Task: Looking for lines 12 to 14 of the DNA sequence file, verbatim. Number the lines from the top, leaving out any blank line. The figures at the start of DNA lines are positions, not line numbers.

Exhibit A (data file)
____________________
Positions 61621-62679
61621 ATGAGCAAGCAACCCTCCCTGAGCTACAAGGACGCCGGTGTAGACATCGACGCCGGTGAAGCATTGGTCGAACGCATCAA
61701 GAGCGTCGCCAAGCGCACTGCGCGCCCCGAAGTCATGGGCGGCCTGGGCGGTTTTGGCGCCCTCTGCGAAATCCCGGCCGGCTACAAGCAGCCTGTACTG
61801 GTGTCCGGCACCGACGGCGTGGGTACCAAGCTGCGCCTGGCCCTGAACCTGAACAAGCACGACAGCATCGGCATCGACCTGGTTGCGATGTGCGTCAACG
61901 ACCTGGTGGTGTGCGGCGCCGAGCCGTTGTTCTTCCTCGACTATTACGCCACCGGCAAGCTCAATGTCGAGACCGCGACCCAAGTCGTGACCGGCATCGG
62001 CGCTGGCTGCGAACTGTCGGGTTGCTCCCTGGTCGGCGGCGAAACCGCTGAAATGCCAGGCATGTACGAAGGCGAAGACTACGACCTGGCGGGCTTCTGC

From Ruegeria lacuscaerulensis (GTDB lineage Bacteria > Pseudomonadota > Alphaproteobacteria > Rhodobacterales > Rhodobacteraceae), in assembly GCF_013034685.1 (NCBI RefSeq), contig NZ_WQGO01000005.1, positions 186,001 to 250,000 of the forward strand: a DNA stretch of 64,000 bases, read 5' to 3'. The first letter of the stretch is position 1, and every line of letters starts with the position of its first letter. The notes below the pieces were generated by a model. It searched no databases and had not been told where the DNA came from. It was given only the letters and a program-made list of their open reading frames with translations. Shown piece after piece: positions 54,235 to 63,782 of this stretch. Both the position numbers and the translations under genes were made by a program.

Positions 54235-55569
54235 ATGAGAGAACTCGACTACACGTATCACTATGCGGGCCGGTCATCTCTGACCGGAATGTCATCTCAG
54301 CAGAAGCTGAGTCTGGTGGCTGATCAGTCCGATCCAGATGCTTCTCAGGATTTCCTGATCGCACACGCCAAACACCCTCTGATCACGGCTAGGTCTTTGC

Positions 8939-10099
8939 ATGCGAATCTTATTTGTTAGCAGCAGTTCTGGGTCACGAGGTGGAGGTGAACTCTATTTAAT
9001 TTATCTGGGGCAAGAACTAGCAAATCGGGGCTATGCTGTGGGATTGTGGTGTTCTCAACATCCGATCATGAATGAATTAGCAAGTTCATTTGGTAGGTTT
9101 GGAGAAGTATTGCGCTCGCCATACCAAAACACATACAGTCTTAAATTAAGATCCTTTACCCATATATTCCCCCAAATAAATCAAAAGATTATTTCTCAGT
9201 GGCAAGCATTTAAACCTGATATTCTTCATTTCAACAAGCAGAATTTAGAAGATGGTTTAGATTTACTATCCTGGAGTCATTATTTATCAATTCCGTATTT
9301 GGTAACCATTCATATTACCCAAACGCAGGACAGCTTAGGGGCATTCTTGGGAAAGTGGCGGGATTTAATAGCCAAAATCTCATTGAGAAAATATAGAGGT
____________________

8939 ATGCGAATCTTATTTGTTAGCAGCAGTTCTGGGTCACGAGGTGGAGGTGAACTCTATTTAAT
9001 TTATCTGGGGCAAGAACTAGCAAATCGGGGCTATGCTGTGGGATTGTGGTGTTCTCAACATCCGATCATGAATGAATTAGCAAGTTCATTTGGTAGGTTT
9101 GGAGAAGTATTGCGCTCGCCATACCAAAACACATACAGTCTTAAATTAAGATCCTTTACCCATATATTCCCCCAAATAAATCAAAAGATTATTTCTCAGT